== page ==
December 2002
Volume 43, Issue 13
Free
ARVO Annual Meeting Abstract  |   December 2002
Morphological Integration and Differeniation of Murine Brain Stem Cells Transplanted Into the Developing Mammalian Retina
Author Affiliations & Notes
  • DS Sakaguchi
    Zoology and Genetics Iowa State University Ames IA
  • SJ Van Hoffelen
    Zoology and Genetics Iowa State University Ames IA
  • MA Shatos
    Dept of Ophthal Schepens Eye Res Inst Harvard Medical School Boston MA
  • MJ Young
    Dept of Ophthal Schepens Eye Res Inst Harvard Medical School Boston MA
  • Footnotes
    Commercial Relationships   D.S. Sakaguchi, None; S.J. Van Hoffelen, None; M.A. Shatos, None; M.J. Young, None.
Investigative Ophthalmology & Visual Science December 2002, Vol.43, 920. doi:
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      DS Sakaguchi, SJ Van Hoffelen, MA Shatos, MJ Young; Morphological Integration and Differeniation of Murine Brain Stem Cells Transplanted Into the Developing Mammalian Retina . Invest. Ophthalmol. Vis. Sci. 2002;43(13):920.

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Abstract

Abstract: : Purpose: To investigate the influence of the age of the host environment on the fate of murine brain stem cells (mBSCs) following transplantation into developing and mature mammalian eyes. Methods: Progenitor cells were isolated from newborn brains of eGFP (enhanced green fluorescent protein), transgenic mice (TgN(ß-act-eGFP)04Obs). Brazilian opossums, Monodelphis domestica, served as the hosts for these transplant studies. Monodelphis is a small, pouchless marsupial that breeds well under laboratory conditions and whose young are born in an extremely immature, fetal-like, state. Animals received intravitreal transplants of mBSCs, with host ages ranging from 5 days postnatal (5 PN) to adult. Animals were allowed to survive for up to 4 weeks post transplant at which time the eyes were prepared for immunohistochemical analysis. Results: Transplanted cells were easily identified by fluorescence of the eGFP (GFP+). Transplanted mBSCs survived and differentiated in vivo and extensive morphological integration was observed within the host retinas. GFP+ cells often displayed morphologies characteristic of ganglion cells, amacrine cells, bipolar cells and horizontal cells. Transplanted cells generally respected the architectural organization of the host eyes. GFP+ somata were situated in nuclear layers, and their processes ramified throughout the inner (IPL) and outer (OPL) plexiform layers. Furthermore, in some cases, GFP+ neurites were confined to specific sublamina within the IPL. The greatest morphological integration and differentiation was observed in the youngest host eyes, with very little integration observed in the mature eyes. Antibody markers were used to evaluate whether grafted cells adopted neural phenotypes. Transplanted mBSCs incorporated within the inner retina (and vitreous) often co-expressed the neuronal marker MAP2. Subpopulations of GFP+ cells incorporated within the INL were found to express calretinin, a marker associated with some retinal interneurons. Conclusions: mBSCs survived and differentiated after xenotransplantation into the Brazilian opossum eye. The younger the host environment, the greater the morphological integration of transplanted mBSCs. These results suggest that transplanted mBSCs may be capable of responding to local cues in the microenvironment that promotes their differentiation and integration.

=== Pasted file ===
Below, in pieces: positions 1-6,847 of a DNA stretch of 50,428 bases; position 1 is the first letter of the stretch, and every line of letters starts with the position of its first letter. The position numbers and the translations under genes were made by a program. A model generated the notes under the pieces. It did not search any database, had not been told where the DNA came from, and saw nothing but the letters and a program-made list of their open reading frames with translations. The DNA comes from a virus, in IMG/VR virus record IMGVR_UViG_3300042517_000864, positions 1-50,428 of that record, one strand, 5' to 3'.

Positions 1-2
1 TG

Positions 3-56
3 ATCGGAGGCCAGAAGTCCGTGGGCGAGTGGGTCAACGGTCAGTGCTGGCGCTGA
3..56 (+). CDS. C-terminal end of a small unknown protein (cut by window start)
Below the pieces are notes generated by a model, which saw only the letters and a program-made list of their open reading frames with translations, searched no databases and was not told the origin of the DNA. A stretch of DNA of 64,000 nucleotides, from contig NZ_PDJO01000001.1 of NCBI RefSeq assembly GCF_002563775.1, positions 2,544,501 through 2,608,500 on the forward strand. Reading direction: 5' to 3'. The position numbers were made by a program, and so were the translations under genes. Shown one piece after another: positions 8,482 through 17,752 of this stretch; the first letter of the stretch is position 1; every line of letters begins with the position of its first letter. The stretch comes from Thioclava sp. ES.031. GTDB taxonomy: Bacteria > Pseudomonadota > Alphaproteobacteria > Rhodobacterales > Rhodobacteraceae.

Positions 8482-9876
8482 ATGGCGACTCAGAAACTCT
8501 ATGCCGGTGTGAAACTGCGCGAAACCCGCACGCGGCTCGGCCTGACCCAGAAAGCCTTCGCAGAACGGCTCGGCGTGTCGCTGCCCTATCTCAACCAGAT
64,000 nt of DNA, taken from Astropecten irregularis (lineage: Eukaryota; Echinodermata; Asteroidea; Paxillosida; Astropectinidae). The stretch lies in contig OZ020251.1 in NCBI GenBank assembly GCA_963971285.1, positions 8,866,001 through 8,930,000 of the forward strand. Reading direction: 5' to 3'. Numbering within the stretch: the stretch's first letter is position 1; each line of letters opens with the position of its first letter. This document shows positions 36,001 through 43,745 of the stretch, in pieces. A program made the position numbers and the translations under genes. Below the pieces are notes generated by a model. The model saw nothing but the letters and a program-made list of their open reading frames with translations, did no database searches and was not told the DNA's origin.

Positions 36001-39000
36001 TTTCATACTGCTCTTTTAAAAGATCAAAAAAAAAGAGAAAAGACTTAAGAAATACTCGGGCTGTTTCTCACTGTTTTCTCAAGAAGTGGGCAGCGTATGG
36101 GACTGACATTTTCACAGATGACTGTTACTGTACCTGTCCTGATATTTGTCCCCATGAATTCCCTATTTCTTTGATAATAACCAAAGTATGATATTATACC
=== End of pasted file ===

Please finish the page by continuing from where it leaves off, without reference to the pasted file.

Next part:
Keywords: 607 transplantation • 554 retina • 434 immunohistochemistry 
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